• How does dancing make you feel?
  • Where or how do you see yourself using what you learn in this class 5 years from now (or 10 or 20)?
  • Which dancer(s) do you most like to watch and why?
  • When are the times during dance classes (or other classes) that you typically notice your attention wandering to other things? How do you bring yourself back? (Or, what is usually the most boring part of your dance classes and why?)
  • What is one dance-related thing that you’d love to be able to do right now?
  • How do you usually react when you have to wait for something that you really, really want?

Most of these questions could work for almost any age-group if rephrased appropriately.

Written vs. Verbal

Sometimes I get more candid answers in a discussion during which everyone is ‘pooling’ their reasons. I’ve written verbal answers on a white board, for example, and taken a snapshot of it so that I can refer to it later.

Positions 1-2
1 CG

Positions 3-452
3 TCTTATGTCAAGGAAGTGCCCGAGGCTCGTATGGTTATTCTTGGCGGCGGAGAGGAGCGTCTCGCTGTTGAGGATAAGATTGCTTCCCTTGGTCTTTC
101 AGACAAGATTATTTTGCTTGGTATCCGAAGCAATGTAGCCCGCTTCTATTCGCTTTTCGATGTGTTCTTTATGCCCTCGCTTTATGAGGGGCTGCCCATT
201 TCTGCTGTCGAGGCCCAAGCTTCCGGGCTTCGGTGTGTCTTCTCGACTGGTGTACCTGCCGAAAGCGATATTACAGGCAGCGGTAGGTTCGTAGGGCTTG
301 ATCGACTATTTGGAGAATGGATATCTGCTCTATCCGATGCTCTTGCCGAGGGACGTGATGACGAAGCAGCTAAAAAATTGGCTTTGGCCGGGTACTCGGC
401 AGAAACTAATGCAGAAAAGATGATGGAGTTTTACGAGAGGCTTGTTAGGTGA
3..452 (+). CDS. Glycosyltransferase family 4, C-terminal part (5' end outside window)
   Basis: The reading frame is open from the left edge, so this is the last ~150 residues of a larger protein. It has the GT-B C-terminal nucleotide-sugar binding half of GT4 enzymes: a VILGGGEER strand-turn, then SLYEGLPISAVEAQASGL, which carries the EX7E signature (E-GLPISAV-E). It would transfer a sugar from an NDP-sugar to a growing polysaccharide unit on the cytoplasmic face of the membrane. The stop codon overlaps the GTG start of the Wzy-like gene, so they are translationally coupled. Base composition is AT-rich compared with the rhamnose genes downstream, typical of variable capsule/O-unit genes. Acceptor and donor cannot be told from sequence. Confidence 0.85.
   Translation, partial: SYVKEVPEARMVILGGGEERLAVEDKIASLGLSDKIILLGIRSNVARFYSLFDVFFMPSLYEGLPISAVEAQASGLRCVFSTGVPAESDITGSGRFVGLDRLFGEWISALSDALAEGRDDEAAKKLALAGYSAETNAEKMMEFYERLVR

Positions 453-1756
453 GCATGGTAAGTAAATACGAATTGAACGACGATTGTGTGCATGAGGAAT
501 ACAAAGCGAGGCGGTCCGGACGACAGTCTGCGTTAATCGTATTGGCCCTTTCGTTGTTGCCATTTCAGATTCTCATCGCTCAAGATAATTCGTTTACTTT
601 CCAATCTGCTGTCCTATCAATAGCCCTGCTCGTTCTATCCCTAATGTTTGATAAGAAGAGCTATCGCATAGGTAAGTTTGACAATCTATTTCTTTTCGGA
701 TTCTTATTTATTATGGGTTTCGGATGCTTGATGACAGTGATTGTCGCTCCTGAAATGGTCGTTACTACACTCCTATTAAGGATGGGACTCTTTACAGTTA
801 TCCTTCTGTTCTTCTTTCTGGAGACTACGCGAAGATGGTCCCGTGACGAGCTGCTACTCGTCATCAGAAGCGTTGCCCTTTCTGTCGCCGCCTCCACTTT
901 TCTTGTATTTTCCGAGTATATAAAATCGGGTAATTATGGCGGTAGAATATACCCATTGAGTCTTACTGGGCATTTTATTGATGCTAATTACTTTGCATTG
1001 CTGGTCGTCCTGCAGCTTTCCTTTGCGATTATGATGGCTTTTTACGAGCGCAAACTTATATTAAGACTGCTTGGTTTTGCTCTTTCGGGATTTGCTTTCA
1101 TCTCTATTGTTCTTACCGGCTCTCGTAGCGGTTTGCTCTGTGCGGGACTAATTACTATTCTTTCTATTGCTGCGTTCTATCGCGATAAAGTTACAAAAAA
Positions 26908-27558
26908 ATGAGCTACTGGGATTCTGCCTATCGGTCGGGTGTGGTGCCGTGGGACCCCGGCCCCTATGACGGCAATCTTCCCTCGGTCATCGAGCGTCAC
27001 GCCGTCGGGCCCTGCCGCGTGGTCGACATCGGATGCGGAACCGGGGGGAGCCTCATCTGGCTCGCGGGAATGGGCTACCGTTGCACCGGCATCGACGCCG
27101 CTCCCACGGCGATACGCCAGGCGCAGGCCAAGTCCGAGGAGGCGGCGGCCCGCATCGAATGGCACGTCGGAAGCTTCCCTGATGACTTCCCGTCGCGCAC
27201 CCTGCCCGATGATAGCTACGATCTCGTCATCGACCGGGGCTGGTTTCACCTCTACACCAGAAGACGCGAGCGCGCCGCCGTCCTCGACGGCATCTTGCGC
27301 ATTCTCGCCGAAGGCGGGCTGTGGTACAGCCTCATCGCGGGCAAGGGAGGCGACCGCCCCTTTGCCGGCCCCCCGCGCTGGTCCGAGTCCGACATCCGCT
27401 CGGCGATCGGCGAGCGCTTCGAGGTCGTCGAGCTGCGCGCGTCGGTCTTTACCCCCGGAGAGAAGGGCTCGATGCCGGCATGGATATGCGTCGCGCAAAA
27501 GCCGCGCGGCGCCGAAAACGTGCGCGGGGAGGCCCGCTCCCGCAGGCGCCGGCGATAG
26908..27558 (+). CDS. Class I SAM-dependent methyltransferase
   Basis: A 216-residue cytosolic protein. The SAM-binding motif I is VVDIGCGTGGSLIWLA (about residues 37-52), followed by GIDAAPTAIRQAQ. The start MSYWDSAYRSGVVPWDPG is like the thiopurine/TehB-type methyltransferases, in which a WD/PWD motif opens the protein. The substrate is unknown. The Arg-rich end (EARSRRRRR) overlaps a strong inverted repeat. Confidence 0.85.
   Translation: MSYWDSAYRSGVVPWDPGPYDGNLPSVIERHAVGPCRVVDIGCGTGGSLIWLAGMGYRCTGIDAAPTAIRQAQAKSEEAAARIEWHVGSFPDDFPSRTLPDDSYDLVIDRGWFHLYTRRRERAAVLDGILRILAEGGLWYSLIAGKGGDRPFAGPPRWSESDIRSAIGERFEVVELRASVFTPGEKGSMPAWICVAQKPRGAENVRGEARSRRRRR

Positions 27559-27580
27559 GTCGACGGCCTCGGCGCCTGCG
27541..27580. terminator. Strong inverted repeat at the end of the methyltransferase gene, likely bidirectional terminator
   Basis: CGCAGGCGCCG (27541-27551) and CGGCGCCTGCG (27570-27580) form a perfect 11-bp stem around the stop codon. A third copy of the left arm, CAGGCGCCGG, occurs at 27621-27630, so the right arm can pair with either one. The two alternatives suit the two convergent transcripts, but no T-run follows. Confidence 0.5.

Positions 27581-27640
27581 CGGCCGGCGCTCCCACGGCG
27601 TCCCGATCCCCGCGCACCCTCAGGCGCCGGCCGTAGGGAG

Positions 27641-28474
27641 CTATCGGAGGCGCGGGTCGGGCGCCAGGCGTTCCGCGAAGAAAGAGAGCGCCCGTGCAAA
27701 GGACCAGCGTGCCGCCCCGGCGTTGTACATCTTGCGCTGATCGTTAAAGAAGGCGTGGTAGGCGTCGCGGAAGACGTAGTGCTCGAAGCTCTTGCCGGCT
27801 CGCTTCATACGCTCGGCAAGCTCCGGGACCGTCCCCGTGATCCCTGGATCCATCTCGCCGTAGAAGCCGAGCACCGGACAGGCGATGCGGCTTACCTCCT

The drawback to group discussion is that I may not always hear from the quieter or more inhibited class members.

Asking students to submit their answers in written form means I hear from each of them equally.

However, written answers in a survey can feel a little like a test for some students – the answers may be a bit stilted or seem like the students are telling you what they think you want to hear.

For this reason, assigning or even taking a few moments during class to have students pen a journal entry, has sometimes proven effective. This assignment can be presented as something ‘for them’ (and less of a survey ‘for me’), however students might be asked to share something of what they wrote with the group.